Gas Sensors from Nanocomposite Thin-films
OSU engineers have just filed for a patent on an insane new technology, developed right here in Corvallis, that makes low-cost gas sensors. The teeny, tiny, super thin film-based sensors can detect gases, particularly carbon dioxide, extremely well and for an unprecedented low production cost. The implications for this technology stretch across the spectrum of products both commercial and for the home. In other words, back up the Brink’s truck.
“Optical sensing is very effective in sensing and identifying trace-level gases, but often uses large laboratory devices that are terribly expensive and can’t be transported into the field,” said Alan Wang in a press release. Wang is a photonics expert and assistant professor at OSU who worked on the project.
“By contrast, we use optical approaches that can be small, portable, and inexpensive,” Wang continued. “This system used plasmonic nanocrystals that act somewhat like a tiny lens, to concentrate a light wave and increase sensitivity.”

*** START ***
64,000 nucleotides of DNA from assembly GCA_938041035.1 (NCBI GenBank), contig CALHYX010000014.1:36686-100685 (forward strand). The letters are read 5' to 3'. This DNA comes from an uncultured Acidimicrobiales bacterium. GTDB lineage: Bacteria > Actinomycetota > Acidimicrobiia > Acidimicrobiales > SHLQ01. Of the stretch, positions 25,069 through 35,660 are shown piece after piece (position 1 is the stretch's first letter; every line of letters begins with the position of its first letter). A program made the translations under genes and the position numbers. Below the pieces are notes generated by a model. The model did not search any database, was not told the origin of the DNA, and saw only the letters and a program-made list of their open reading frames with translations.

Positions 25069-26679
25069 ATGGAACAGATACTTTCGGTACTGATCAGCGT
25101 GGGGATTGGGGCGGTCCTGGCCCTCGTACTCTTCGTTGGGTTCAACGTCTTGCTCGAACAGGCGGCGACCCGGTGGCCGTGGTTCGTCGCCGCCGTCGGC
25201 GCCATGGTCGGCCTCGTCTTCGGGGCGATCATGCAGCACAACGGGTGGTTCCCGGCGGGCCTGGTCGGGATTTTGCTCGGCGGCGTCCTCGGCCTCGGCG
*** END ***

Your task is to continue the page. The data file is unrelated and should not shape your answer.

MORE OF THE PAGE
The sensors use metal-organic thin-films to capture the gases for analysis, which will allow them to put the technology in portable devices. This is a game changer that will allow the discovery to be utilized in a host of new cost-effective ways, and in hard-to-reach places that have never been accessible. You can see how lucrative a discovery like this could prove to be.
Gas detection technology may not sound that sexy, but it has applications in bomb detection, blood alcohol level identification, and a host of other possible Homeland and Law & Order: SVU subplots. So think about that next time you trash science’s contributions to society.